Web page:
Friday, March 23News That Matters

5 things for March 14: Student walkout, Pennsylvania race, Trump, Stephen Hawking

1. National School Walkout

Exactly a month after a gunman stormed into a Florida high school and killed 17 people, a generation shaped by gun violence will let its voices be heard. The National School Walkout, considered a memorial and a protest, will happen today at 10 a.m. local time nationwide, with students walking out of schools and universities for 17 minutes — one minute to honor each Florida victim.
Some schools are threatening students with suspension if they participate, which could hurt them when applying for college. But dozens of universities — like Harvard, Yale and MIT — say they won’t penalize applicants who take part. Some parents want their kids to walk out as well. If you’re thinking about taking part in the walkout (or you’re the parent of a student who is), we have answers here to the questions you might have.

2. Pennsylvania special election

This one’s going to go on for a little bit longer. Democrat Conor Lamb has a slight lead over Republican Rick Saccone in the special election to fill Pennsylvania’s 18th Congressional District seat. Lamb declared victory, but Saccone vows to fight on. CNN’s not projecting a winner just yet. Absentee and provisional ballots are still being counted, but CNN’s John King, after analyzing the numbers, says it’s unlikely Saccone can make up the difference.
If Lamb’s lead holds, it’s a big ole warning sign for Republicans, even in districts considered safe, ahead of the midterms this fall. President Trump won the district by 20 points in 2016, and this close race could spur other Republican officeholders to retire. While some GOP officials would pin a Saccone loss on the candidate, others have pointed the finger at Trump’s raucous rally on Saturday, which they said drove up Democratic turnout.

3. White House

So, who’s next? That’s the big question one day after President Trump dumped Secretary of State Rex Tillerson (via tweet!). The President announced he will nominate CIA Director Mike Pompeo as the next top US diplomat, just ahead of the historic sit-down with North Korea’s leader. And word is, Trump will continue to embrace his “Apprentice” persona and fire national security adviser H.R. McMaster, whom he’s clashed with, and Veterans Affairs Secretary David Shulkin, whom he’s reportedly irritated with. CNN’s Stephen Collinson says Trump is building a governing team in his own image and purging restraints that have tempered his impulsive instincts. Having a hard time keeping track of everyone who’s left this administration? Don’t worry, there’s a chart for that.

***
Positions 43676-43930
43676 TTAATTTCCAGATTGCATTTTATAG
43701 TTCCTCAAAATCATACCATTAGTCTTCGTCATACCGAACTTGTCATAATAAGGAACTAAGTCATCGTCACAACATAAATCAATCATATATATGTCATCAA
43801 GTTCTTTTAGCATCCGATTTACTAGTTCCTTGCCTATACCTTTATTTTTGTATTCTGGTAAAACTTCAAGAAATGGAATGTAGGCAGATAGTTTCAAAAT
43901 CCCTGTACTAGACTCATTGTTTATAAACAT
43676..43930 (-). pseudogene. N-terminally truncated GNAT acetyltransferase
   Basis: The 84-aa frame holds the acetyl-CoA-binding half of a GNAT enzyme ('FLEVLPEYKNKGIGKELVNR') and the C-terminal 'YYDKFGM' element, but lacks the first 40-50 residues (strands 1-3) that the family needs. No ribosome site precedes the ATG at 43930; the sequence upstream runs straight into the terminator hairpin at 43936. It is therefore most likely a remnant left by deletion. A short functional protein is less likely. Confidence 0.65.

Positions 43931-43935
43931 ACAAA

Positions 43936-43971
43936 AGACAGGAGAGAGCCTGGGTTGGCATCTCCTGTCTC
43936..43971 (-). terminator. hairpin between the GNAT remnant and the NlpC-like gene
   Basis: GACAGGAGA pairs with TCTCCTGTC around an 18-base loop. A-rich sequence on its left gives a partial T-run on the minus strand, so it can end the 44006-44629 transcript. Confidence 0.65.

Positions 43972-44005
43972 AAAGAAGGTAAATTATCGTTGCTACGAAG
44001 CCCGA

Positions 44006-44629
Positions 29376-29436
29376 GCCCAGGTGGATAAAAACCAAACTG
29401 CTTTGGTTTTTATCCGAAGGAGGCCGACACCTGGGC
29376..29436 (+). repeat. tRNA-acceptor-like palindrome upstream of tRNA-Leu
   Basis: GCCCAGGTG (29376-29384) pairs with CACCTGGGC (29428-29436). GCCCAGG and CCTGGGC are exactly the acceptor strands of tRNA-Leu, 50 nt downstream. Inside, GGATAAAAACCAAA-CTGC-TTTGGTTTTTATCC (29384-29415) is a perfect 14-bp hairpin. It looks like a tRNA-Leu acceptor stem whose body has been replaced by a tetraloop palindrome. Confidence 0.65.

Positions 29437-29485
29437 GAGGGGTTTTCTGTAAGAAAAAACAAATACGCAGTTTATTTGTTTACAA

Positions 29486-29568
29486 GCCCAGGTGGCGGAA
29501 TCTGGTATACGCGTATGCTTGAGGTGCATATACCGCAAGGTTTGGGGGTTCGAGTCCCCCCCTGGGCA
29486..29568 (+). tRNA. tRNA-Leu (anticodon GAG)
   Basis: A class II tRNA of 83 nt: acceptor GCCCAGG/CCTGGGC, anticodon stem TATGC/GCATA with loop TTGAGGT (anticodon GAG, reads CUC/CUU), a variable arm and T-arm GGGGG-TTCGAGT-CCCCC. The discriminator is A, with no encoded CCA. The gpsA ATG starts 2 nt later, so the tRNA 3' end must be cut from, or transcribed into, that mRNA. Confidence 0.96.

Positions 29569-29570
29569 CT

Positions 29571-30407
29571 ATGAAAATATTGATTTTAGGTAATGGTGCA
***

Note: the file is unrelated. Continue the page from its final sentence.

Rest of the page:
4. UK & Russia

We may find out soon how the UK retaliates against Russia after the nerve agent attack on an ex-Russian spy living in Great Britain. Prime Minister Theresa May (along with President Trump) believes the Russians are behind the poisoning of Sergei Skripal and his daughter Yulia, which left them hospitalized. The Russians ignored a midnight deadline to respond to the accusations, saying Moscow wants a sample of the substance first. So, a showdown between the countries seems likely. And all this happened a day after another Russian exile living in the UK was found dead.

5. Stephen Hawking

Stephen Hawking may have been our era’s greatest scientist, but he became something of a pop star, too. The British theoretical physicist died at the age of 76. His life was, quite simply, remarkable. He overcame the debilitating disease ALS to publish a series of popular books probing the universe’s mysteries. He went on to become something of a cultural icon as well, with appearances on everything from “The Simpsons” to “The Big Bang Theory.”


Canada’s Rosa Parks
Viola Desmond refused to give up her theater seat in 1946. Now, she’s the first black person to appear alone on Canadian currency.
Sweet charity
When a local deputy was killed in the line of duty, this 6-year-old sold lemonade for donations — and hauled in $7,000 for the officer’s family.
The 84-year-old man complained of balance problems. Doctors could hardly believe it when they found a 3 1/2-inch pocket of air in his brain.
You’ve GOT to be kidding
A Chinese journalist on the sidelines of parliament rolled her eyes — and broke the internet.


That’s how many feet of snow fell on New England as the region dealt with its third nor’easter in less than two weeks.


Tutti frutti
Six minutes of fruits colliding with each other — in slow motion? That’s what the Slo Mo guys are for. (Click to view.)

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